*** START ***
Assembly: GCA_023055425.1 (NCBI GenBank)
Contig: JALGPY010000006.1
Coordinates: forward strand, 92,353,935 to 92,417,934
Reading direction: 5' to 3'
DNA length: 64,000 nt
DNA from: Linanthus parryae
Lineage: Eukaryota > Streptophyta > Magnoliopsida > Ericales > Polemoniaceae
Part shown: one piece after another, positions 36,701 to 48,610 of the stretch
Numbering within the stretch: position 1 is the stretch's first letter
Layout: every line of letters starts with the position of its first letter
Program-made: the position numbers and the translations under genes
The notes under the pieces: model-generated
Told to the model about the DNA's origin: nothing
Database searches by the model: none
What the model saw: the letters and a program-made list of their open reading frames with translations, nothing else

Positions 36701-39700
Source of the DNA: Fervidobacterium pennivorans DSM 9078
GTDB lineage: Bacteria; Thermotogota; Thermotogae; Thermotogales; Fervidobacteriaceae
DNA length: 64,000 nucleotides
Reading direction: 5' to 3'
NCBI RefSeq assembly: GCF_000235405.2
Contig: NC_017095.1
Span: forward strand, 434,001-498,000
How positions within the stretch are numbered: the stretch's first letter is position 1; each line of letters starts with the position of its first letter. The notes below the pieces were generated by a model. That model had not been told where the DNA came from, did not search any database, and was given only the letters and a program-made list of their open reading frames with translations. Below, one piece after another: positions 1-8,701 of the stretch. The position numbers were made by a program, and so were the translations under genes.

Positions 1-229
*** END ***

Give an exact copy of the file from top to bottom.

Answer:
Assembly: GCA_023055425.1 (NCBI GenBank)
Contig: JALGPY010000006.1
Coordinates: forward strand, 92,353,935 to 92,417,934
Reading direction: 5' to 3'
DNA length: 64,000 nt
DNA from: Linanthus parryae
Lineage: Eukaryota > Streptophyta > Magnoliopsida > Ericales > Polemoniaceae
Part shown: one piece after another, positions 36,701 to 48,610 of the stretch
Numbering within the stretch: position 1 is the stretch's first letter
Layout: every line of letters starts with the position of its first letter
Program-made: the position numbers and the translations under genes
The notes under the pieces: model-generated
Told to the model about the DNA's origin: nothing
Database searches by the model: none
What the model saw: the letters and a program-made list of their open reading frames with translations, nothing else

Positions 36701-39700
Source of the DNA: Fervidobacterium pennivorans DSM 9078
GTDB lineage: Bacteria; Thermotogota; Thermotogae; Thermotogales; Fervidobacteriaceae
DNA length: 64,000 nucleotides
Reading direction: 5' to 3'
NCBI RefSeq assembly: GCF_000235405.2
Contig: NC_017095.1
Span: forward strand, 434,001-498,000
How positions within the stretch are numbered: the stretch's first letter is position 1; each line of letters starts with the position of its first letter. The notes below the pieces were generated by a model. That model had not been told where the DNA came from, did not search any database, and was given only the letters and a program-made list of their open reading frames with translations. Below, one piece after another: positions 1-8,701 of the stretch. The position numbers were made by a program, and so were the translations under genes.

Positions 1-229